1955 Thunderbird CoyoTBird II Much Fabrication Fuel Vent

V8TV

by V8TV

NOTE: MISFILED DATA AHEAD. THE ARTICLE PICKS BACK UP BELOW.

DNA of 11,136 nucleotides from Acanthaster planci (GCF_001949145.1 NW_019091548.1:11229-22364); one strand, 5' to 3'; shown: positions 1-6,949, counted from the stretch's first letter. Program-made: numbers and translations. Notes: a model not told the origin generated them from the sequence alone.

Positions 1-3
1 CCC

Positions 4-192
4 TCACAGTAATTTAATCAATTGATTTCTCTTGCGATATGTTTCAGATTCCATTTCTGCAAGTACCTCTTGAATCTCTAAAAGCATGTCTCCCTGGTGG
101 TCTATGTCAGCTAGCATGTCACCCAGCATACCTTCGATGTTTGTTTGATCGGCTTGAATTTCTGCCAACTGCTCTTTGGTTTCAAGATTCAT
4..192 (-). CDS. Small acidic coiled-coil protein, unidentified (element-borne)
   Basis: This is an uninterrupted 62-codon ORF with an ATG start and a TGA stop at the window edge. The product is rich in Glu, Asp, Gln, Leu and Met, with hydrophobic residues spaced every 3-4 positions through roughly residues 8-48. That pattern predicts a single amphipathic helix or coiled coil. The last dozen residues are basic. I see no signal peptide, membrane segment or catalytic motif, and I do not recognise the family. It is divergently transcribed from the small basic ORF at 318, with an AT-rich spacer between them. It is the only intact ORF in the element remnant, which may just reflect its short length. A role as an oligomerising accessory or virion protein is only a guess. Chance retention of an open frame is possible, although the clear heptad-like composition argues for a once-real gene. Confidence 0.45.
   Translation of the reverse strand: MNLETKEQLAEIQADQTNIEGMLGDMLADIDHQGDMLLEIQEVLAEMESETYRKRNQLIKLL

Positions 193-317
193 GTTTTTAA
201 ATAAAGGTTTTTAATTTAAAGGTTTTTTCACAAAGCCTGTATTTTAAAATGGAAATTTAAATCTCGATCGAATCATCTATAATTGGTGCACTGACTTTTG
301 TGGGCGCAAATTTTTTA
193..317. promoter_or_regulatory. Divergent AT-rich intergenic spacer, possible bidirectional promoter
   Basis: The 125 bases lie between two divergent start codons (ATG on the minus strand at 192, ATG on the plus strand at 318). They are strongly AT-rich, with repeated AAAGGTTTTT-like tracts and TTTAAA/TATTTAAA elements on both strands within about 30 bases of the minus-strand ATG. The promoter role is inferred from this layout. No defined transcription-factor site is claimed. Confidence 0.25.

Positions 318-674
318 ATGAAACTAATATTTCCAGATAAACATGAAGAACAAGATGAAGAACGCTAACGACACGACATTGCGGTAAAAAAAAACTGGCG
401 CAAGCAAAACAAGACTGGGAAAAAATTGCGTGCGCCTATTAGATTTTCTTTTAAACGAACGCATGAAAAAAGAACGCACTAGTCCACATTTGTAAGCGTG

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Many classic and muscle cars were built in an era when automakers used open vents to allow air into fuel tanks. These vents were often hidden over the fuel tank, or up along the fuel filler neck. Back in the day, this was perfectly acceptable, but today, we're much more environmentally conscious. When you convert an old car to electronic fuel injection, like we did on our 1955 Thunderbird, that open fuel vent becomes a source of increased fuel smell as well. High-pressure recirculating fuel systems warm the fuel, returning it to the tank with even more vapor, compounding the problem. In addition, the original vents often do not provide enough air supply for the tank as the fuel level drains. The crew at II Much Fabrication have come up with an innovative solution with their billet Fuel and Differential Vent which allows for sufficient fresh air into the tank, and also incorporates a separator to allow the fuel vapor to return to liquid and drain back into the tank.

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